Just how big is upcoming PS4 exclusive, “No Man’s Sky?” As part of a recent GDC 2015 session, Hello Games Art Director Grant Duncan stated that the game contained 18 quintillion worlds. Duncan spoke at length about how a team of only four people are creating content for a universe that happens to be incomprehensibly massive.

As noted by GamesRadar in its coverage of the event, Art Director Andrew Duncan was originally unconvinced that employing procedural generation would work for “No Man’s Sky.” He believed that a computer-driven procedural system would be incapable of matching the strange beauty and randomness found in nature.

“Artists are so used to having complete control of every single pixel, especially now with digital artists. We can get Photoshop, we can zoom right in and obsess over something no one will ever care about,” he said.

Eventually, Duncan learned to embrace the concept of procedural art generation. To solve the problem, he created handmade blueprints that served as a template for the generation system. Working closely with the team’s programmer, he came up with a set of rules that governed the very basics of asset creation. The team did this by creating digital seeds that dictated how everything, from a cluster of rocks to a grouping of palm trees would grow and be created.

These seeds were then fed into a special algorithm that created a nearly infinite number of variations on plants, birds, trees and more, all while keeping the basic laws provided intact. The algorithm references Duncan’s original handmade assets, then alters them to create artistically sound versions based on them.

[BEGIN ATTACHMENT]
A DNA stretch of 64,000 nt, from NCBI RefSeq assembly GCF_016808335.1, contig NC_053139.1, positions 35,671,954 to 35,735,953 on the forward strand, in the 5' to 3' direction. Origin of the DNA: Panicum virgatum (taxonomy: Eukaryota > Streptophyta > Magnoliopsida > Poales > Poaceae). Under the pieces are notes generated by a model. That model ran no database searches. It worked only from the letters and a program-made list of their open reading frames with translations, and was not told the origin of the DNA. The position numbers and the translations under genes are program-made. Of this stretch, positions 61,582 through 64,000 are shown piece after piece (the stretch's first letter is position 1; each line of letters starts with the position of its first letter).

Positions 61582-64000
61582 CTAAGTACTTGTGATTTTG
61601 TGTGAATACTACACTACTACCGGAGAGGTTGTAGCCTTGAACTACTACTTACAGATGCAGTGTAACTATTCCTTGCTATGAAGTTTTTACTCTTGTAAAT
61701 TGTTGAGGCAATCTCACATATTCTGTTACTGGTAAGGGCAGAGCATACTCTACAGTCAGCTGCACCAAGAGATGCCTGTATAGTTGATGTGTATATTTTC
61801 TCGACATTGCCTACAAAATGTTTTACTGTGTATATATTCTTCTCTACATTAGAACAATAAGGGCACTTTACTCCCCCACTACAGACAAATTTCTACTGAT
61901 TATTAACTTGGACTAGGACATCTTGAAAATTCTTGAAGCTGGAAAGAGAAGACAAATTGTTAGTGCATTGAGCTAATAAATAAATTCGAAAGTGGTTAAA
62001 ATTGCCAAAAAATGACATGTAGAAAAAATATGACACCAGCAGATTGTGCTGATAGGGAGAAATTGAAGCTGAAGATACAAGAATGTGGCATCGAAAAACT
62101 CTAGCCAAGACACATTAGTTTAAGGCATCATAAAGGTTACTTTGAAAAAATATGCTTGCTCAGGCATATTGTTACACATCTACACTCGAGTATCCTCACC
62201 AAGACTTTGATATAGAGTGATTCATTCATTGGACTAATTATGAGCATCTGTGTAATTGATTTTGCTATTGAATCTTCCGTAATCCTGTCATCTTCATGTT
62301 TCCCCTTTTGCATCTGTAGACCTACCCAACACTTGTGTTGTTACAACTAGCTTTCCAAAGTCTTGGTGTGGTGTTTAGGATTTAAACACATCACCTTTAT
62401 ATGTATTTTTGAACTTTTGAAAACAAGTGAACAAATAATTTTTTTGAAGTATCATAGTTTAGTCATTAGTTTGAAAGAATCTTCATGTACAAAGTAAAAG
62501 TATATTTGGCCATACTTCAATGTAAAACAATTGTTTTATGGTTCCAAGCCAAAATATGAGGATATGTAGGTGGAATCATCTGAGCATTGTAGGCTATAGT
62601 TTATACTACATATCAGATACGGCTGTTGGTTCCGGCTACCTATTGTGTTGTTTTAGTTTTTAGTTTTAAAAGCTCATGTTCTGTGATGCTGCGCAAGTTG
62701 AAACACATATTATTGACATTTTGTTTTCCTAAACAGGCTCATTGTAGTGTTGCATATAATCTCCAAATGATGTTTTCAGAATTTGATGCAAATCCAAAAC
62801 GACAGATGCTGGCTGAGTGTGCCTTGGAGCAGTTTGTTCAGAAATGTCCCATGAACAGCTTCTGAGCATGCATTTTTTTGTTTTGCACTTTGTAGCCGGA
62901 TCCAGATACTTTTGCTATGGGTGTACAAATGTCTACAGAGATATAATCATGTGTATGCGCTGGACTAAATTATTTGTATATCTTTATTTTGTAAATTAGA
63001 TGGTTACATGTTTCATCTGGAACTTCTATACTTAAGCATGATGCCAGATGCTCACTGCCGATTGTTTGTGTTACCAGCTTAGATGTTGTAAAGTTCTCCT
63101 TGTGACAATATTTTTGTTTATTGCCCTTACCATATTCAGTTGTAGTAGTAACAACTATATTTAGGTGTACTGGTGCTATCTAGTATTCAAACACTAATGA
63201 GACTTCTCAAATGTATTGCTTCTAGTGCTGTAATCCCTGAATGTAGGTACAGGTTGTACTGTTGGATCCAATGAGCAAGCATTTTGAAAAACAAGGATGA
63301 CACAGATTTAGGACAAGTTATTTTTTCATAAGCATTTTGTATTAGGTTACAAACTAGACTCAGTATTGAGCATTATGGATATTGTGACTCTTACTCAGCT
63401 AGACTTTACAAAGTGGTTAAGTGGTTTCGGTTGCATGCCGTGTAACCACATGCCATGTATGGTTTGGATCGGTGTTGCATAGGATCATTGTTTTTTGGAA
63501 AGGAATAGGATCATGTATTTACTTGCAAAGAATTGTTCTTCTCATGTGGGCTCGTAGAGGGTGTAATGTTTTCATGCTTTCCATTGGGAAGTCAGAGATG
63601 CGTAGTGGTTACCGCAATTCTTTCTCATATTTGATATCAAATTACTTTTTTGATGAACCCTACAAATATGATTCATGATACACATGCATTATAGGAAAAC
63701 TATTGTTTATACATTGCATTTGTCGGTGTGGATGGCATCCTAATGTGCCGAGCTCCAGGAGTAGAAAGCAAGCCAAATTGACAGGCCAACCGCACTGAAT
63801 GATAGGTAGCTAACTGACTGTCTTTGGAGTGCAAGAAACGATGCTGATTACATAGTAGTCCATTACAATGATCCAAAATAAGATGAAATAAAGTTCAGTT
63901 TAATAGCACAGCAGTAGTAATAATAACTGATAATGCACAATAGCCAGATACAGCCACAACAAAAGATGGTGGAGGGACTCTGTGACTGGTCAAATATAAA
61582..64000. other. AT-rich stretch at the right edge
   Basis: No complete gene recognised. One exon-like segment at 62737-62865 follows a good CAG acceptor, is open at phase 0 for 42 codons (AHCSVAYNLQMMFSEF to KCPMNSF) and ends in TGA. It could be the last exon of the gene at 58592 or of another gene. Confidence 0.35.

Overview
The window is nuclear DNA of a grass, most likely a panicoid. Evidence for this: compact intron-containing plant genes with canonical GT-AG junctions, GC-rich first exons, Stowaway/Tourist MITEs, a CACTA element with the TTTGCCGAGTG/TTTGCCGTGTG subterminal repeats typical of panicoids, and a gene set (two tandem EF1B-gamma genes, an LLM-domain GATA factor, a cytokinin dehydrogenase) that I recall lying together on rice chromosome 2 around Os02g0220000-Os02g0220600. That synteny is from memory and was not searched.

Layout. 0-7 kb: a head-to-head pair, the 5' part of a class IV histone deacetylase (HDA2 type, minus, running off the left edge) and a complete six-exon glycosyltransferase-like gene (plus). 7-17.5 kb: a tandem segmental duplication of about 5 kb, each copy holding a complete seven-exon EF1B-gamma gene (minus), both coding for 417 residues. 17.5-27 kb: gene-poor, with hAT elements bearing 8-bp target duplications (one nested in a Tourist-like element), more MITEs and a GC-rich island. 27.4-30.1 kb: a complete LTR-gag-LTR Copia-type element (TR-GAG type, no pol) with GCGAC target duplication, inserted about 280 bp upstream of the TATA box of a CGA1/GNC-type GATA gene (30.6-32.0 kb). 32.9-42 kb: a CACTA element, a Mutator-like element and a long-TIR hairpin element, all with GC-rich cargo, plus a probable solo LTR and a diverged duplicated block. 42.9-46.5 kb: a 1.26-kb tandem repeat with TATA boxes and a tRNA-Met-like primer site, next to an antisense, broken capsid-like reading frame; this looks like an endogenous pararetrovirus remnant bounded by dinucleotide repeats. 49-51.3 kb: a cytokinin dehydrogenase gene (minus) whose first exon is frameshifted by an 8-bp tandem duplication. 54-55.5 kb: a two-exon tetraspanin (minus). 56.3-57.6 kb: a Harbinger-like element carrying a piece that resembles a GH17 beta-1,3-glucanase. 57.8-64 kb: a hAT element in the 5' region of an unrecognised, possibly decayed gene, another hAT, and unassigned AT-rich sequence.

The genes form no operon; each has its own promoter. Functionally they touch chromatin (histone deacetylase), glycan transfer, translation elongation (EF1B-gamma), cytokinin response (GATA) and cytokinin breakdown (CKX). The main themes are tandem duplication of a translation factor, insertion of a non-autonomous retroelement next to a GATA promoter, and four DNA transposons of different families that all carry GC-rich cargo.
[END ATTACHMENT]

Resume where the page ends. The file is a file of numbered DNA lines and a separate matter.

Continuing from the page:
Polygon reports that the studio created a special A.I. controlled probe for the purpose of quality control. The probe’s sole job it is to journey to every one of the game’s 18 quintillion planets, taking snippets of video and recording a series of animated GIFs for the team to review.

While concrete details about the actual gameplay portion of “No Man’s Sky” are a closely guarded secret, the developer has spoken in broad terms about the kinds of things gamers will be able to do in the game. In an interview with Eurogamer in January, Hello Games Managing Director Sean Murray likened the open-ended nature of the game to titles like “Minecraft” and “DayZ.” He stated that players will be able to upgrade their ships, weapons and suits. They’ll also be able to engage in space and ground combat, trade and explore planets to find mining resources. “No Man’s Sky” is set to launch on PS4 sometime in 2015, with a PC release due at a later date. The developer has thus far revealed no plans for an Xbox One launch.

(Credit: YouTube/HelloGamesTube)

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